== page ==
Sinoatrovial Node (SA node) is the heart's natural pacemaker. It's a small mass of specialized cells on top of the heart's right atrium (upper chamber). It is responsible for the electrical impulses that make the heart beat. When an electrical impulse moves across a chamber of the heart, it will contract. The signal must travel down a specific path to reach the ventricles, the heart's lower (pumping) chambers.
Some people experience abnormal heart rhythms to the point that it becomes too dangerous. That can happen in a sudden and unexpected way that sometimes those who are affected die as the result. To correct these abnormal rhythms, an Implantable Cardioverter Defibrillator (ICD) is inserted just under the collar bone. It gives your heart electric pulses to get your heart rhythm back to normal. AHA suggests that ICD constantly monitors the heart rhythm through the electrodes and whenever a dangerous heart rhythm is noticed, it can do three things to correct it:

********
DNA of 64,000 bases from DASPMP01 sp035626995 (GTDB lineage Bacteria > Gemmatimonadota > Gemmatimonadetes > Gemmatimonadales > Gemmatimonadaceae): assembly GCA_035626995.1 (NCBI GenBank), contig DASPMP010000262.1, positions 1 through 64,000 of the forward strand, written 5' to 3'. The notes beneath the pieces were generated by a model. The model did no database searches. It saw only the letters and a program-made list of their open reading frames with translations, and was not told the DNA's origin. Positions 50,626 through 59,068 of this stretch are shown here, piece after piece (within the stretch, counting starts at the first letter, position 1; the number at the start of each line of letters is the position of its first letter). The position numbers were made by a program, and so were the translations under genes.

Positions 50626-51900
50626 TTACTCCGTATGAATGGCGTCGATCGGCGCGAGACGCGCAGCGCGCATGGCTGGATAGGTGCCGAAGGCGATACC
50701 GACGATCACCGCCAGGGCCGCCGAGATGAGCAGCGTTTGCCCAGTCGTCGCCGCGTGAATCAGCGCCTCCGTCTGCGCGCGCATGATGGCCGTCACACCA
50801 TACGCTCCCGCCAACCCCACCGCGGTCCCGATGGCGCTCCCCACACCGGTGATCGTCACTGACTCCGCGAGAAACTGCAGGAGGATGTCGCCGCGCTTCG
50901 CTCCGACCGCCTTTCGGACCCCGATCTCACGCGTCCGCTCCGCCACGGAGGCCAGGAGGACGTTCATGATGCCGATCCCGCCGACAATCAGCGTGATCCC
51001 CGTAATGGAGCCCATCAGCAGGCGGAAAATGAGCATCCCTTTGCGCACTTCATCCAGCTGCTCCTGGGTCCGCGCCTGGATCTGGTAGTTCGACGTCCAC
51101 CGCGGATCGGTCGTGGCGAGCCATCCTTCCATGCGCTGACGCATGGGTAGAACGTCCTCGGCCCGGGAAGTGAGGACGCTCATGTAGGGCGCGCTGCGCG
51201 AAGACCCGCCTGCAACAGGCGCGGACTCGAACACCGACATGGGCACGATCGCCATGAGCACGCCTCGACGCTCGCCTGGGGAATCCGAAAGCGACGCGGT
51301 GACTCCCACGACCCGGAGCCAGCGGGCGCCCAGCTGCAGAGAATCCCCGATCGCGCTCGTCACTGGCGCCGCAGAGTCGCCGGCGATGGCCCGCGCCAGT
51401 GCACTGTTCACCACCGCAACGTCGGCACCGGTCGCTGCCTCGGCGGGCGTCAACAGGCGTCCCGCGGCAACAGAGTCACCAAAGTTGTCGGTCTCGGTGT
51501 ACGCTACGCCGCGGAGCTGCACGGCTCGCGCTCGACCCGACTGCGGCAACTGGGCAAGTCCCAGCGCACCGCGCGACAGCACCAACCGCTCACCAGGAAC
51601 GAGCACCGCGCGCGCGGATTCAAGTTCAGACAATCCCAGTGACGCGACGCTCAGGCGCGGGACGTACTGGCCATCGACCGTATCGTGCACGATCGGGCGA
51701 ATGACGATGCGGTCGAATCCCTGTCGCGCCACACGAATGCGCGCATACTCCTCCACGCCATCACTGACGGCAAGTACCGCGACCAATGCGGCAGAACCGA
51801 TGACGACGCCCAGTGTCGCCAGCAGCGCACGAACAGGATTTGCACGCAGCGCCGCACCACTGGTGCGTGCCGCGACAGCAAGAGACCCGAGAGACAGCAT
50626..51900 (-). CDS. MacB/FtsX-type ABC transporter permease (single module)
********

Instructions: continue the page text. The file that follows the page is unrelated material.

• Pacing – makes use of a series of low-voltage electrical impulses at a fast rate to correct the heart rhythm
• Cardioversion – makes use of small electric shocks to try and restore the heart to a normal rhythm
• Defibrillation – makes of larger electric shocks to try and restore the heart to a normal rhythm
When the ICD has already been implanted, it is a requisite to make regular check ups with the doctor so that the ICD will be properly monitored and checked if the device is properly sensing the heartbeat, to monitor how much shocks have been delivered, and if the batteries are still capable of providing power to the device.